An idea brought to mind – or, more accurately, brought back to mind – while learning a particular song on the piano.
The “house” goes dark in the cavernous O’Keefe Centre in Toronto, where a touring company is about to perform the musical Carnival. (A theatrical “re-imagining” of the film Lily.)
A teenaged Earlo is ensconced in an “Orchestra” aisle seat, next to my mother who sits next to my sister-in-law who sits next to my brother.
The curtain begins “up.”
The stage is totally empty.
I am acutely familiar with Carnival, having played the “Original Cast” album again and again. I am primed and ready for what is about to unfold.
Which is this.
To the background of a solo “wind instrument” (I cannot accurately identify “wind instruments”; a flute or an oboe, or something) playing the signature “Love Makes The World Go ‘Round” (which I am studying on the piano), with its waltz-tempoed,
We slowly catch sight of a ragtag traveling circus reaching its arranged “destination” tackling the hectic routine of setting up for the evening’s performance.
Roustabouts. Jugglers. Acrobats. Animal trainers. Clowns. Dancers, limbering for their delicate routines, every participant, studiously readying for the show.
As the troupe’s practiced preparations materialize before our very eyes, while the “Ringmaster” bellowingly intones
“Direct from Vienna
For seven days only
At popular prices
These wonders of wonders…”
My observant sister-in-law nudges her proximate Mother-in-Law, “head-gesturing” towards a mesmerized Earlo sitting in rapt attention, his eyes riveted to the stage, his face alit with an incandescent glow.
This was my “Burning Bush” moment.
I was receiving “The Call.”
On the recent, televised Tony Awards ceremony I watched numerous winning recipients, during their acceptance speeches, reveal variations on paralleling “Awakenings”, signaling this was the tribal community they were destined to join.
My “Beckoning Message” was equally loud and indisputably clear.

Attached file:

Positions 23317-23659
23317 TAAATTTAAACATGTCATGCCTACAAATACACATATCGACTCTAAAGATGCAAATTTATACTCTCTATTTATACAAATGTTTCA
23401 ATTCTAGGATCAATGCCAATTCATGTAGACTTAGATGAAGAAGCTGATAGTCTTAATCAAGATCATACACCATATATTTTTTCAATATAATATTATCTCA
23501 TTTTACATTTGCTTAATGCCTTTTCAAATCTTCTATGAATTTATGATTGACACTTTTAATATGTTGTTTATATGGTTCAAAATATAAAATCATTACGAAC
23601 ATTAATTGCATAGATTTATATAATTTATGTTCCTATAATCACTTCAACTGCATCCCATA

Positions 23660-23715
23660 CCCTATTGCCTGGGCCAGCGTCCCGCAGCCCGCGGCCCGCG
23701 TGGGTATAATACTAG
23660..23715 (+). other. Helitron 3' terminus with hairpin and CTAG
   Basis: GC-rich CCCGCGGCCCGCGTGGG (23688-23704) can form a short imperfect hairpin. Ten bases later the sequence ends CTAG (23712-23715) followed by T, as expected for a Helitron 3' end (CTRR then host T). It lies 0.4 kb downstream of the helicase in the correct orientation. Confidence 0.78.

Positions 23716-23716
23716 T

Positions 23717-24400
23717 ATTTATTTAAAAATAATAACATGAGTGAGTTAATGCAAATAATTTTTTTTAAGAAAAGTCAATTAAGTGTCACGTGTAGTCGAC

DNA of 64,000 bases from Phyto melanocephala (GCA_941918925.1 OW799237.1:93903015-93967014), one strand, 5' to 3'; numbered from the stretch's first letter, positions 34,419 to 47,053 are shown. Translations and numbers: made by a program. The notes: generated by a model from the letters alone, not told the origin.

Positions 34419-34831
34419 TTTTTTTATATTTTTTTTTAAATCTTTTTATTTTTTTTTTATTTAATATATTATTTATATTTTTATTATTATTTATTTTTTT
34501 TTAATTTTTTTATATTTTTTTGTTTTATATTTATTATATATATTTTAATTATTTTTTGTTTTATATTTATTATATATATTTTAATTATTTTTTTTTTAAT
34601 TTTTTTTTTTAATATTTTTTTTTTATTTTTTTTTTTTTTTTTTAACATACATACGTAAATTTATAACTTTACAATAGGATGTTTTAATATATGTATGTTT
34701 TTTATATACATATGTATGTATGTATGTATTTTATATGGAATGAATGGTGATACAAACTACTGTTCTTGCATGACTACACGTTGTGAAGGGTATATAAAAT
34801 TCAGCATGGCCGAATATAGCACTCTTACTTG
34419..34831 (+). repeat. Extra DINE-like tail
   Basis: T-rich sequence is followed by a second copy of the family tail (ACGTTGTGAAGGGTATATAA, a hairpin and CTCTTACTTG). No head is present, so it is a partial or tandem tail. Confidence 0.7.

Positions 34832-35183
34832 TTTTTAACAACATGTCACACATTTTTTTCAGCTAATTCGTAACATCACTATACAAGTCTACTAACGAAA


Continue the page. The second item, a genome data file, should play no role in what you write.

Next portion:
And I didn’t listen to it.
“Thud”, goes the heretofore inspirational narrative.
Sure, I’d been in show biz. And I had written for television, which is close.
But it wasn’t the theater.
And it never engendered that “Glow.”
Well, hmm. And hmm again.
If were inspired and invigorated by my experienced epiphany, why then did I not go into the theater?
Ready to take a quick look at this?
Let’s do it!
Reasons I Never Went Into The Theater (A tentative list, in no particular order of importance.)
Television offered me a job. (And then another one.)
I had no elevating “connections” in theater.
Television was familiar terrain.
I had a (respected) reputation in television.
In the theater, “television writers”, at least those starting out, are dismissingly stigmatized as “television writers.”
(Overall), television writers make more money.
Executing a theatrical production seemed hard. (Because they are.)
The odds of theatrical success are not promising. (And then what?)
I did not want to live in New York.
Who’s going to invest good money on a neophyte playwright?
I was not sure I was good enough to sustain an audience’s attention for two-and-a-half hours, minus “Intermission.”
I am not inordinately courageous.
So there’s thatassembled litany of reasons. (More to come, when my mind thinks of them.) Which is all well and good. These reasons explain things well enough, and may actually be correct. But this process raises an intriguing question. (To me, though not necessarily to others.)
Why exactly do we need “reasons” at all?
Spoiler Alert: I have no definitive answer.
But it is a question I am curious to examine.
Though it will not be today.
Tune in tomorrow.
If you care.
Or if you dare.
---------------------------------------------------------I think I fixed the "Comments" thing. Give it a try and see if it works. I could use the company. Thanks.